Things Fall Apart, the fourth studio album by The Roots, was a sign of the times when it was released in 1999. The artwork for Things Fall Apart reflected the world’s greatest turmoils—famine, violence, discrimination, and fear—through images that came to represent these negative aspects of society from years past.
Five images for five limited edition album covers aligned the LP’s title with the theme of “visual failure in society.” A burned church, a scene from a riot in Brooklyn’s Bedford-Stuyvesant neighborhood, the hand of murdered mafia boss Giuseppe Masseria, a crying child, and an infant screaming amongst destruction in Shanghai after Japan’s World War II attack are the photos art director Kenny Gravillis and The Roots used to display humanity in its darkest hours.
Gravillis' contribution to Things Fall Apart is just one gem in his treasure chest of a résumé (for The Roots, he also art directed the covers for Undun, How I Got Over, Rising Down, and Game Theory). The art director spent five years at Def Jam's The Drawing Board and then went onto become the creative director of the Black Music Division at MCA Records. Gravillis' impressive credentials include designing Mary J. Blige's albums Share My World and Mary, Common’s Like Water for Chocolate, and art for Babyface, Usher, Jill Scott, Erykah Badu, and Third Eye Blind. Today, he creates promotional materials for movies under his company Gravillis, Inc.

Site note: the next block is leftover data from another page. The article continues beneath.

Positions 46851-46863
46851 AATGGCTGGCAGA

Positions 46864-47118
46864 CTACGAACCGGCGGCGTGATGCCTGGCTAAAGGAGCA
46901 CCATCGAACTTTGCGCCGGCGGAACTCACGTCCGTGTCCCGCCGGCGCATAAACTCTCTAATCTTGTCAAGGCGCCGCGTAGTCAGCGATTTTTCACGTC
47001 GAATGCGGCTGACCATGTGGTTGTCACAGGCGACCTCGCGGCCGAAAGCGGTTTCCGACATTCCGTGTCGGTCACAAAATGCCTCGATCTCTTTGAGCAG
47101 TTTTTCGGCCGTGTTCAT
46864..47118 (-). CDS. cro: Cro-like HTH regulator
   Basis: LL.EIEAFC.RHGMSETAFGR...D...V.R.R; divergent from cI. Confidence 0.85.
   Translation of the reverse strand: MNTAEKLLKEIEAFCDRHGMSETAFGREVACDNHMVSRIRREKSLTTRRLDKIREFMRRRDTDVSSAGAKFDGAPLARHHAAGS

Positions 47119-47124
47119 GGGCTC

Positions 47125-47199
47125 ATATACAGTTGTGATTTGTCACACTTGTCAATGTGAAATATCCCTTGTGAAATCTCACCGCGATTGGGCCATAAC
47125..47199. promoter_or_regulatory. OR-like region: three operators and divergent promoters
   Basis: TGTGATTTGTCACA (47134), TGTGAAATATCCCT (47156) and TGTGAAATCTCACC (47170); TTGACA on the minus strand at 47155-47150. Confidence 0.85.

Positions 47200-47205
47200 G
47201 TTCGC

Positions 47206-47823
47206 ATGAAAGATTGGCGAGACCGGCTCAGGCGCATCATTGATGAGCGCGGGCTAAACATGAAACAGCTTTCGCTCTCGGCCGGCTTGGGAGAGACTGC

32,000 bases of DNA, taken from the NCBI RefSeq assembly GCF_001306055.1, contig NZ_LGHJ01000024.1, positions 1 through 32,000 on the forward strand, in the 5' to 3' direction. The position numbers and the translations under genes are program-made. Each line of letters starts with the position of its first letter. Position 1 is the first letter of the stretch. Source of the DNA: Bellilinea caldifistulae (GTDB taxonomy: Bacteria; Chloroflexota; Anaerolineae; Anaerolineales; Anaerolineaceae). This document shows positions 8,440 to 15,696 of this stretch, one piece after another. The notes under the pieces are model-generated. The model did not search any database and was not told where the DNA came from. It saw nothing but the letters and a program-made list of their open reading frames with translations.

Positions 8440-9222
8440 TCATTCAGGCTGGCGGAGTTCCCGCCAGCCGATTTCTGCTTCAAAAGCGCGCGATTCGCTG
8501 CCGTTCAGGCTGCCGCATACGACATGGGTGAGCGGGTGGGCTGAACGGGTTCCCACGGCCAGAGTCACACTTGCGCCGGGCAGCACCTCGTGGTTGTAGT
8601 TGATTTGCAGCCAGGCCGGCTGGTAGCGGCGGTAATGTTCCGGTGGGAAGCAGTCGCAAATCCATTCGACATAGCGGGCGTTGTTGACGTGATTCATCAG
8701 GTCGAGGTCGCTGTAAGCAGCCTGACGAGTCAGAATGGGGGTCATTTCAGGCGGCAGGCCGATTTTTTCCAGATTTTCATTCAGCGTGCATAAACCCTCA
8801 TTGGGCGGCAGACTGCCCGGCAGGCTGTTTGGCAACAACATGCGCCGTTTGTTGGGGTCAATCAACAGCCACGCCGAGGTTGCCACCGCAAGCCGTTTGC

Back when Gravillis was working on the cover for Things Fall Apart in 1999, a new year of prosperity was underway (i.e. the introduction of the euro and Bill Gates' personal wealth exceeded 100 billion), yet there were still major global issues that eerily echoed the disasters of the past (nail bomb explosions in the Brixton area of London, fatal flash floods in Las Vegas).
Had The Roots gone with the original concept for the cover (an illustration of The Roots and Sean “Diddy” Combs jettisoned at the bottom of the ocean), the message and public response would have been undoubtedly much different. Needless to say, the shock value of Things Fall Apart grew The Roots’ reputation for raising public awareness in both their music and on their album covers. Gravillis shared his thoughts on the five covers with us, adding to the narrative of Things Fall Apart on its 15-year anniversary.
"Things Fall Apart" Art Director Kenny Gravillis Tells the Stories Behind The Roots' 5 Album Covers